To quote Apolo Ohno, “Japan, not only a mega-busy city that thrives on electronics and efficiency, actually has an almost sacred appreciation of nature. One must travel outside of Tokyo to truly experience the 'old Japan' and more importantly feel these aspects of Japanese culture.”
Japan was a country I always struggled to appreciate, as my father was in the RAAF during the war, serving in Borneo and New Guinea. It was time I put to sleep the prejudices I carried. Rob and I joined a tour to explore this ancient country.
The brilliance of Japan’s engineers in designing the infrastructure while responding to the huge transport challenges of moving around a population of 39 million living in Tokyo alone is to appreciate the scope of their achievements. Tokyo was fire-bombed during the war. Almost all of the city burnt as homes were built with wood pre-World War Two. The engineers, the architects, the builders have created a technologically savvy country, designing complex high tech train lines, train stations, bridges, tunnels, and roads on so many levels.
I found Tokyo far less appealing than the countryside. The countryside is beautiful and eminently restful after the pace of Tokyo. Leaving Tokyo the fast train took us to a speed of 320km/h. We moved between cities, avoiding the challenges of traversing high mountain peaks while travelling through numerous tunnels. Engineering brilliance again; close to 200 tunnels link the cities and population of Japan. From Tokyo, we visited Nagano where we strolled through old streets with beautifully preserved old buildings and visited the famous Matsumoto Castle.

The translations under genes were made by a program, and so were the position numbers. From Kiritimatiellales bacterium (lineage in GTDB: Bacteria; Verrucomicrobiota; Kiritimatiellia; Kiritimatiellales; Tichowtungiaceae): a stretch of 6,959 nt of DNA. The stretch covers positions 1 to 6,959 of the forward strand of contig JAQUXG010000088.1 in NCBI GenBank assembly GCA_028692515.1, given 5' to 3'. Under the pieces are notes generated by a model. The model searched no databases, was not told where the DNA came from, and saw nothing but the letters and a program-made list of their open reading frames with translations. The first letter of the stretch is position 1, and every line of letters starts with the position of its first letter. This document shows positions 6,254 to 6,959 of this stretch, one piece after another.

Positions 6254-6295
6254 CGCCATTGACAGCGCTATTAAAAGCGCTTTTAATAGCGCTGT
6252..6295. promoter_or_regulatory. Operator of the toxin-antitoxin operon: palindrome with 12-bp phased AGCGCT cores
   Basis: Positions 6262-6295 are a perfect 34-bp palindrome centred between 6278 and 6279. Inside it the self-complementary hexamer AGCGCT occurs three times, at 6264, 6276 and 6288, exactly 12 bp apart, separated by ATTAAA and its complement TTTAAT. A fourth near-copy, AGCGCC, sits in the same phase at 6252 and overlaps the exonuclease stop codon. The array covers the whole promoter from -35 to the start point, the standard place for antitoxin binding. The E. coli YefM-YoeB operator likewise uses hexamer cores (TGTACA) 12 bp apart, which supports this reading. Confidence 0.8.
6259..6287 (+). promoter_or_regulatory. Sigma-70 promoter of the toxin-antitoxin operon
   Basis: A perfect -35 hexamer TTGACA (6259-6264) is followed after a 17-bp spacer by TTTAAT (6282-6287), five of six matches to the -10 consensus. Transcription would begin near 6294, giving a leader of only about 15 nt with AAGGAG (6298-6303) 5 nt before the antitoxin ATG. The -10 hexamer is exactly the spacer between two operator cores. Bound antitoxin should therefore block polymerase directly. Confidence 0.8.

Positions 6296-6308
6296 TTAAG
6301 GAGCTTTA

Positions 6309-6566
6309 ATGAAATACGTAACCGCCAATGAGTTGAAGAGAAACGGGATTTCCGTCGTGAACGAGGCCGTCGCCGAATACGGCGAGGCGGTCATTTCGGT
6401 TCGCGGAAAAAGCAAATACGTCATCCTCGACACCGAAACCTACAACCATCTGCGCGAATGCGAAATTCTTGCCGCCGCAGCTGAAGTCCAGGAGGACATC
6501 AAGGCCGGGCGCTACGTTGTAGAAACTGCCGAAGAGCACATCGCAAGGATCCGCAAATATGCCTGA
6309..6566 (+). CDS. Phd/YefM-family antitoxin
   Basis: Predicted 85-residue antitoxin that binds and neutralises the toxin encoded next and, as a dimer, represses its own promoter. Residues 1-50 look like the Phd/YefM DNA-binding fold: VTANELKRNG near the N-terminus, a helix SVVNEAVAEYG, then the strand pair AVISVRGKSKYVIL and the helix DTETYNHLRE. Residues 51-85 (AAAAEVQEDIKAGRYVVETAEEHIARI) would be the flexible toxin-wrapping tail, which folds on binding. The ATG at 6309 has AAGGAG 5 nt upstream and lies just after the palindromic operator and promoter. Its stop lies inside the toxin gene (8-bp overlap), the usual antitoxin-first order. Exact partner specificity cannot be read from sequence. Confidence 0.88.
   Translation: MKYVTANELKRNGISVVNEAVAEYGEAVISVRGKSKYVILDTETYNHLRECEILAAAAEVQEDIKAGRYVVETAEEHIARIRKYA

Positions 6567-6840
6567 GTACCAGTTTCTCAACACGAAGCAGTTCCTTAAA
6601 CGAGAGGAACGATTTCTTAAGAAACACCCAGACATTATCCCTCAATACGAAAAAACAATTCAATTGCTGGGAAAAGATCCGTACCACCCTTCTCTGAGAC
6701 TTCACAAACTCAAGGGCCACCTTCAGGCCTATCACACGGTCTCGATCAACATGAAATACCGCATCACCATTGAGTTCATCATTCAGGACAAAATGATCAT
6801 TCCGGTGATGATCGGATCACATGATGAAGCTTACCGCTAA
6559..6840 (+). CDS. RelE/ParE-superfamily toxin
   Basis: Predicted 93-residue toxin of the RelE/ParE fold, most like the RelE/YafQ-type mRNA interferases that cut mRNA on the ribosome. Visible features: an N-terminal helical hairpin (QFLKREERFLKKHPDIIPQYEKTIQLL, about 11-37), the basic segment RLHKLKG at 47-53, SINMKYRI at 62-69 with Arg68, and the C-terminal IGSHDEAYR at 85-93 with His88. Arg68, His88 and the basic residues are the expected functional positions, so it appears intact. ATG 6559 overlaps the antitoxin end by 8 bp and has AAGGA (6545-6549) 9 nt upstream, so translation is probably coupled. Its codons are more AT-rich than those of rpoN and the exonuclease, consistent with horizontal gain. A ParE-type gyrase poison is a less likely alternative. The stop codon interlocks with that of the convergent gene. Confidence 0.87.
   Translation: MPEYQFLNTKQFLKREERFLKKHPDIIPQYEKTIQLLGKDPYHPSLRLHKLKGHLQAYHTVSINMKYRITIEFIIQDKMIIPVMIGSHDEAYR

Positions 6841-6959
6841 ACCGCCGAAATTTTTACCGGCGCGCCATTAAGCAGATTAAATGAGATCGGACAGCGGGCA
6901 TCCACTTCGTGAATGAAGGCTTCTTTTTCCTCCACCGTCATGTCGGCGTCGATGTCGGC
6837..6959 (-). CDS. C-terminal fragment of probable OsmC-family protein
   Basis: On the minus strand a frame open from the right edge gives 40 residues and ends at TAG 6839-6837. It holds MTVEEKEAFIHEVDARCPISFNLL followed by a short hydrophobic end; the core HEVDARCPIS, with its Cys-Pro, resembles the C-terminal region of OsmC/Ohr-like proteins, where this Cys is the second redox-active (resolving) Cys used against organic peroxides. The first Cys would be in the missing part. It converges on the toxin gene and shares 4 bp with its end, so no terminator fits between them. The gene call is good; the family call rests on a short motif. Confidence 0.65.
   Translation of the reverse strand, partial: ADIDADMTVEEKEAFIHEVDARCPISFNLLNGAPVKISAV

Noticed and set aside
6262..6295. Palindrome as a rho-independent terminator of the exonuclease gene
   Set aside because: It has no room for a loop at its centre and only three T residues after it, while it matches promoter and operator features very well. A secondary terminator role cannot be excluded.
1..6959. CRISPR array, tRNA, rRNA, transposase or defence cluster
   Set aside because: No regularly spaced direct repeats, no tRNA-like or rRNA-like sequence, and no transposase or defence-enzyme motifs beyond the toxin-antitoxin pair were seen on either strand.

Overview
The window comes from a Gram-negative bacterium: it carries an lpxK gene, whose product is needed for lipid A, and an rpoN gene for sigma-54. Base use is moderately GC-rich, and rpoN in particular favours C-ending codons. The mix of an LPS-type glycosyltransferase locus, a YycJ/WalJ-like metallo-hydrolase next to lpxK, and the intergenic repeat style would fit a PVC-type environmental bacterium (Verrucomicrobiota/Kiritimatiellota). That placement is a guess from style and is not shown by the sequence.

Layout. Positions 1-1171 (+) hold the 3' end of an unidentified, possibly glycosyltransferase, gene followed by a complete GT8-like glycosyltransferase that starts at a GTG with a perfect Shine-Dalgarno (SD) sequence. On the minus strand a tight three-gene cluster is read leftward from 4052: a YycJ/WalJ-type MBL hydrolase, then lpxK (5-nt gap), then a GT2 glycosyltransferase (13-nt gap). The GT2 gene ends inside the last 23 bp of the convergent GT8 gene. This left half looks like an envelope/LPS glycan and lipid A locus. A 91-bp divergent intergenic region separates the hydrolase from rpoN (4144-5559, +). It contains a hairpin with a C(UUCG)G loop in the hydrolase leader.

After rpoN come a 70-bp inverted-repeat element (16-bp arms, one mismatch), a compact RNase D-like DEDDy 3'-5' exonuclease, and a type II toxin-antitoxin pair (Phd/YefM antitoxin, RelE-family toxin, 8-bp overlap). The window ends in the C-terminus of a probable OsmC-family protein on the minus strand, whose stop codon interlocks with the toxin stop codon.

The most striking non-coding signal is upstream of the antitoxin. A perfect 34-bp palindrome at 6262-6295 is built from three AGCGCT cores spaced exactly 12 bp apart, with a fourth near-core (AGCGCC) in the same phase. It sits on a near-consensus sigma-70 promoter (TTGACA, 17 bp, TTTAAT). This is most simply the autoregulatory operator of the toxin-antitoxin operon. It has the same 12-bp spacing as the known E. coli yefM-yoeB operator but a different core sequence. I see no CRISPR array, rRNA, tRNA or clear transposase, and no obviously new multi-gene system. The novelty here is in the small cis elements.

From Nagano to Takayama, appreciating the beauty of the countryside, rice paddy fields tucked into odd corners of villages along the way, the orderliness of Japan featuring everywhere. Takayama was a highlight of the trip when we visited the Hida Folk Village, an open-air museum exhibiting 30 traditional houses from the region. This is a UNESCO heritage listed village.
Kanawaza has preserved many of its buildings, handicrafts and art museums from the Edo Period (1603-1868). A trip to the Kenroku-en Garden another highlight. Japanese gardens are intricately planned to present all the features of a peaceful, contemplative mood. Water, space, environment, ethos, peace are inclusive in their designs.
Kyoto, the original capital of Japan, was perhaps the most memorable city for me. It has retained many of its old buildings and carries with it the mystery of the elusive geisha, such an ancient tradition in Japan. Strolling down the old district of Gion in Kyoto we caught a glimpse of two geishas, full white make-up and elaborate kimonos, hurrying into a tea house set high on the Kamo River.
The Japanese take care of their environment. There is no rubbish on the streets. We visited numerous Buddhist temples and Shinto shrines, beautifully preserved. It is such an ancient civilisation.
My impressions of Japan following our trip? Japanese food is presented as an art in itself, clever and utterly delicious. Their gardens, engineering, infrastructure, their courteous and polite disposition, their respect for their environment ... one column is not sufficient space to even touch on our impressions of Japan. Add to that a busload of big-hearted Aussies who were there to enjoy the experience. We’re so fortunate to have had the opportunity to visit this complex, clever country.